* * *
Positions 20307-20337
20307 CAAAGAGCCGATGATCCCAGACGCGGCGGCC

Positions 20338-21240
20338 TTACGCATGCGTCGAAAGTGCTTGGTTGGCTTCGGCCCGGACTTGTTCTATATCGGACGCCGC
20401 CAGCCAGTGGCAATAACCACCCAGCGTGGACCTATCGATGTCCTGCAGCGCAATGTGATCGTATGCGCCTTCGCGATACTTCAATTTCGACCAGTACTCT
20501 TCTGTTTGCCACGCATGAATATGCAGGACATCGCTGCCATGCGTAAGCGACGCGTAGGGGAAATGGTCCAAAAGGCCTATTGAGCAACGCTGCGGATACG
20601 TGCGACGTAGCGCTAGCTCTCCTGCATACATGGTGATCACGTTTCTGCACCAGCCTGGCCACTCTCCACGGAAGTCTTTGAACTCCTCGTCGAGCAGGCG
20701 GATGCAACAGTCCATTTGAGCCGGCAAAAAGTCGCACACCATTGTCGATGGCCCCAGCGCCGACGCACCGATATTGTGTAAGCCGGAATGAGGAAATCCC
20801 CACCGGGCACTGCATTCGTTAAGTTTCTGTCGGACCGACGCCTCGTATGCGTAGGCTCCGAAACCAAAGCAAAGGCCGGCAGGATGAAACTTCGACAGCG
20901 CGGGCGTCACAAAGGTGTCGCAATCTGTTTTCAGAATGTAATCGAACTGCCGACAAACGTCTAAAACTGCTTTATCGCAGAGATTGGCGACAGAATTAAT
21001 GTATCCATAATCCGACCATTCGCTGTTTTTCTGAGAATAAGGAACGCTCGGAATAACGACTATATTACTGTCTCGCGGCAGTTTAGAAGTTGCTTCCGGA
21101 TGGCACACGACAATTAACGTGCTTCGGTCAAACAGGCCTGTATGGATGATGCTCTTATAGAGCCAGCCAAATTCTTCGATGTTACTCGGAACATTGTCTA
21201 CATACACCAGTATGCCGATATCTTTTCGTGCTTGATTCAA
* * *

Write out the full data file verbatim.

Positions 20307-20337
20307 CAAAGAGCCGATGATCCCAGACGCGGCGGCC

Positions 20338-21240
20338 TTACGCATGCGTCGAAAGTGCTTGGTTGGCTTCGGCCCGGACTTGTTCTATATCGGACGCCGC
20401 CAGCCAGTGGCAATAACCACCCAGCGTGGACCTATCGATGTCCTGCAGCGCAATGTGATCGTATGCGCCTTCGCGATACTTCAATTTCGACCAGTACTCT
20501 TCTGTTTGCCACGCATGAATATGCAGGACATCGCTGCCATGCGTAAGCGACGCGTAGGGGAAATGGTCCAAAAGGCCTATTGAGCAACGCTGCGGATACG
20601 TGCGACGTAGCGCTAGCTCTCCTGCATACATGGTGATCACGTTTCTGCACCAGCCTGGCCACTCTCCACGGAAGTCTTTGAACTCCTCGTCGAGCAGGCG
20701 GATGCAACAGTCCATTTGAGCCGGCAAAAAGTCGCACACCATTGTCGATGGCCCCAGCGCCGACGCACCGATATTGTGTAAGCCGGAATGAGGAAATCCC
20801 CACCGGGCACTGCATTCGTTAAGTTTCTGTCGGACCGACGCCTCGTATGCGTAGGCTCCGAAACCAAAGCAAAGGCCGGCAGGATGAAACTTCGACAGCG
20901 CGGGCGTCACAAAGGTGTCGCAATCTGTTTTCAGAATGTAATCGAACTGCCGACAAACGTCTAAAACTGCTTTATCGCAGAGATTGGCGACAGAATTAAT
21001 GTATCCATAATCCGACCATTCGCTGTTTTTCTGAGAATAAGGAACGCTCGGAATAACGACTATATTACTGTCTCGCGGCAGTTTAGAAGTTGCTTCCGGA
21101 TGGCACACGACAATTAACGTGCTTCGGTCAAACAGGCCTGTATGGATGATGCTCTTATAGAGCCAGCCAAATTCTTCGATGTTACTCGGAACATTGTCTA
21201 CATACACCAGTATGCCGATATCTTTTCGTGCTTGATTCAA